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Riihimäen Lasi Oy

Riihimäen Lasi Oy - The Untold Story of Finland’s Largest Glassworks



As Scandinavian glass takes the retro world by storm, there’s one major glass producer that has been largely overlooked, writes Richard Last. Welcome to the world of Riihimäki.

Founded in 1910 in the small town of Riihimäki, 40 miles north of Helsinki, by Mikko Adolf Kolehmainen (a glassblower formerly employed by Karhula), Riihimäki Glassworks – later known as Riihimäen Lasi Oy - became the largest glassworks in Finland and, despite periodic downturns, held this position for 50 years. At its peak in 1968 the company employed 1200 people in the production of 30,000 tons of glass products annually, making it one of Scandinavia’s largest glassworks.

The expansion of Riihimäki in a relatively short amount of time was remarkable. Riihimäki was foremost a bottle manufacturer and improving the mechanisation of bottle making, and thus increasing profitability, was the main focus for factory management throughout its existence. Because of this, Riihimäki and the full measure of the company’s success has often been overlooked by most writers and collectors, despite the fact that it was the glassworks most responsible for influencing the prevailing domestic aesthetic of mid-20th century Finland.

Early days: Riihimäki’s earliest designs of traditional cut lead crystal and mould-blown table-glass were not alone in their unremarkability; the domestic wares first produced were typical of the output of most Nordic glassworks of the period. As well as table glass and containers, from 1919 the factory produced bottles via a semi-automatic plant, and window glass. Although the latter was short lived – window glass was produced only until 1924 - during the interwar period the range of products made at Riihimäki made continued to broaden. Expansion and modernisation of the company came in 1927 when it bought Kaukalahti Glassworks (1923-52), which made light fittings in Espoo, and for the next five decades Riihimäki was the largest glassworks in Finland.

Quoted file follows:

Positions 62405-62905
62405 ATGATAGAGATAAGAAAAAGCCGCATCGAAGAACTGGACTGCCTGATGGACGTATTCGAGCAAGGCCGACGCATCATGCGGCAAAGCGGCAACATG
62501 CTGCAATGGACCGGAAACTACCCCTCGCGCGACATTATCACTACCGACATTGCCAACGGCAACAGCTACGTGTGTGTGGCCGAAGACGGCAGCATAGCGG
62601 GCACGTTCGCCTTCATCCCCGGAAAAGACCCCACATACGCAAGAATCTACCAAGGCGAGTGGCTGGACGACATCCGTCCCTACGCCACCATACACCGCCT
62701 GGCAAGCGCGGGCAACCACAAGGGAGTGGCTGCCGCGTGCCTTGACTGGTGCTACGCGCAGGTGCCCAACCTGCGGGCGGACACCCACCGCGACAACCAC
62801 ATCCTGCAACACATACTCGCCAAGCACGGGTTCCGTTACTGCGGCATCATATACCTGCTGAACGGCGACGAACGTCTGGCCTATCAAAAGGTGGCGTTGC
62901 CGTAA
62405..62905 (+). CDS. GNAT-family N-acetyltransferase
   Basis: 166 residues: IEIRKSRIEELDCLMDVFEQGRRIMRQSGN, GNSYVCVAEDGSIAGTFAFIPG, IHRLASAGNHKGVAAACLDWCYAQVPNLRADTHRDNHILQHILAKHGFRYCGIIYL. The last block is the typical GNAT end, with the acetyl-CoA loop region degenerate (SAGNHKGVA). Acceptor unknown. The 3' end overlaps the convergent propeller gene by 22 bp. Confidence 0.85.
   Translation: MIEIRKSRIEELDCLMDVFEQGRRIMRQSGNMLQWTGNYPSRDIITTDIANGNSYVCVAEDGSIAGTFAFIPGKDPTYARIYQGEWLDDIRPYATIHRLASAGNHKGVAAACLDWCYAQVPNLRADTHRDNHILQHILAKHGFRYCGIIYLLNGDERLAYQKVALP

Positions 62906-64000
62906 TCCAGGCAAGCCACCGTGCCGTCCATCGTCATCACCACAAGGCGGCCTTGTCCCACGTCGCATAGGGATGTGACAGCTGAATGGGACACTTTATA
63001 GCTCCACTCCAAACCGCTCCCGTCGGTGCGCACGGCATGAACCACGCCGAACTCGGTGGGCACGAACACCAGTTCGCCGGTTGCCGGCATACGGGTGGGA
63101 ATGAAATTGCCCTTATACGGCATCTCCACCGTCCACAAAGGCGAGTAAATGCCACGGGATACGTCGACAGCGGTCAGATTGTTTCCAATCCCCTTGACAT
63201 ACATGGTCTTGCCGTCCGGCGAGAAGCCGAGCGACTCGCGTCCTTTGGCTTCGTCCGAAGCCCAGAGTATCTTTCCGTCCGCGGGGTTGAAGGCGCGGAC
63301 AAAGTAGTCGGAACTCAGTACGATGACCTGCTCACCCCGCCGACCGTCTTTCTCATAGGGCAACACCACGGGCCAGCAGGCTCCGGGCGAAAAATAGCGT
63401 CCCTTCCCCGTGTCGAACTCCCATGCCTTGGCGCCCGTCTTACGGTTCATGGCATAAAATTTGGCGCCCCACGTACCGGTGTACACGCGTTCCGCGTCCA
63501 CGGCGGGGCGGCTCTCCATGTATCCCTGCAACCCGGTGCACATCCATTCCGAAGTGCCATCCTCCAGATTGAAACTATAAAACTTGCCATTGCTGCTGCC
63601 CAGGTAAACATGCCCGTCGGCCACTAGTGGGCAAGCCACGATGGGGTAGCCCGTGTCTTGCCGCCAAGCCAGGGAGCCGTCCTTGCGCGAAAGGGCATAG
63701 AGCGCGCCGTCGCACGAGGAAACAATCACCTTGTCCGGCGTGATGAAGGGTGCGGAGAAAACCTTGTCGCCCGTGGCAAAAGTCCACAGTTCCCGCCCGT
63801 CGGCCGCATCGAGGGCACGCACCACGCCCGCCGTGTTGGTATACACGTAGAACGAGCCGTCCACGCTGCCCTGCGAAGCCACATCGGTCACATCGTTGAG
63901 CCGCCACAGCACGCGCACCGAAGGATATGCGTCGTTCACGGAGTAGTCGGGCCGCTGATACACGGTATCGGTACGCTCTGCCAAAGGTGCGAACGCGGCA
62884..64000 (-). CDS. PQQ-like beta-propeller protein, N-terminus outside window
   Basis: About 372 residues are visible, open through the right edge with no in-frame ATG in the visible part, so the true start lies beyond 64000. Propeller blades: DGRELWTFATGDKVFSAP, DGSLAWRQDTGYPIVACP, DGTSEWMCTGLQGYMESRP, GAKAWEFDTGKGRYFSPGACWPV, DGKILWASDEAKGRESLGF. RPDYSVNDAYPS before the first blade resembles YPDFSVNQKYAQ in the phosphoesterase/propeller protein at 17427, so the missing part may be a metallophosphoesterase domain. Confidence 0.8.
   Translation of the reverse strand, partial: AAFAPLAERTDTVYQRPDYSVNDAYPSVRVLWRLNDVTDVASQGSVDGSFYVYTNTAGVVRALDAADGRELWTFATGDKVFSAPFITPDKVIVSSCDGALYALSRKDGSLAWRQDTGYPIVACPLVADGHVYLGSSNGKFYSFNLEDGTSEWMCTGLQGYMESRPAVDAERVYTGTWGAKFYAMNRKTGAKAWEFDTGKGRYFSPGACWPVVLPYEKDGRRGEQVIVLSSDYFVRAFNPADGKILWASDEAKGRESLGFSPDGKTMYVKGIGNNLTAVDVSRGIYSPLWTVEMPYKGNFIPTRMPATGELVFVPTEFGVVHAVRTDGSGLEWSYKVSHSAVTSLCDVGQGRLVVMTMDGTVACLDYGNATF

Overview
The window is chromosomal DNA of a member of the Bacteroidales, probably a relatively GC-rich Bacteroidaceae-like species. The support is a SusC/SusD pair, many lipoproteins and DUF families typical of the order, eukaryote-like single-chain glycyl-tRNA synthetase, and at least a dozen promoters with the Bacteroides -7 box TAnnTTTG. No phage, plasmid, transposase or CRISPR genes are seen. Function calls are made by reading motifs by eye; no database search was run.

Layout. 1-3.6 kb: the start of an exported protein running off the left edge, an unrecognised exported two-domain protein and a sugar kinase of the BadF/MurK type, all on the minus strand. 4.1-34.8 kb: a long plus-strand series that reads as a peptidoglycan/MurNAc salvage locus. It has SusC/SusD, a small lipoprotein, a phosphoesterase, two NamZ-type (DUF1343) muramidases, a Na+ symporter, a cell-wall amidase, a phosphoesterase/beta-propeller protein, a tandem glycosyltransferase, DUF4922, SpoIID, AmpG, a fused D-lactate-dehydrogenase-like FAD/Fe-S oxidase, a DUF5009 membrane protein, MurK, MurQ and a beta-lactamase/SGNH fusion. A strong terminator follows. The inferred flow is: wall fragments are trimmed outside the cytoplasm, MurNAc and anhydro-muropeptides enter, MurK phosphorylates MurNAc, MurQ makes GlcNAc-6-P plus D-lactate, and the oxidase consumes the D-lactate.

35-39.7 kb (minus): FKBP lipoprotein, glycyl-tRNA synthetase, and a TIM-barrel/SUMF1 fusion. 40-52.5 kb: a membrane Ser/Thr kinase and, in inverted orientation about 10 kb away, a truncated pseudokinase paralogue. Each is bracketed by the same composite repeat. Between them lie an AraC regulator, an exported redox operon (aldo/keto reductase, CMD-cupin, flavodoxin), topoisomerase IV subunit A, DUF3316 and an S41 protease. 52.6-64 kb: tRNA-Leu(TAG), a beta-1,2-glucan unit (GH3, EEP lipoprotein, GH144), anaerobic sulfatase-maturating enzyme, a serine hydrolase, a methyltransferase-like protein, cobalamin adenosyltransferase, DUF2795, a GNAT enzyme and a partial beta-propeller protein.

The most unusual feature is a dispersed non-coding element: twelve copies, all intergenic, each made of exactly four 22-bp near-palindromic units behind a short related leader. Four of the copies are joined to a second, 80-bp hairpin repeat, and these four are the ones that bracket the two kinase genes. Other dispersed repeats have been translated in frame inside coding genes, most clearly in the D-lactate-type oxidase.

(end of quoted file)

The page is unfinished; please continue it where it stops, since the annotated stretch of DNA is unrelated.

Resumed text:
Carnival glass from Finland: In April 1928, Riihimäki added carnival glass to its output. The new range, promoted as Hoh’to-Lustra, was extensively advertised in both Finnish and Swedish newspapers, where it was described as ‘beautiful, previously unseen glassware that glitters in a miraculous symphony of colours’.

Around seventy different Riihimäki patterns are known: an astonishing output for a relatively small factory, indicative of the popularity of carnival glass in Finland during its years of production. As well as being sold in Finland, Riihimäki’s carnival glass was exported to countries including England, Australia, the USA, Argentina, South Africa, the Middle East, Germany, Estonia, Norway and Denmark. Carnival glass was made at Riihimäki into the early 1940s.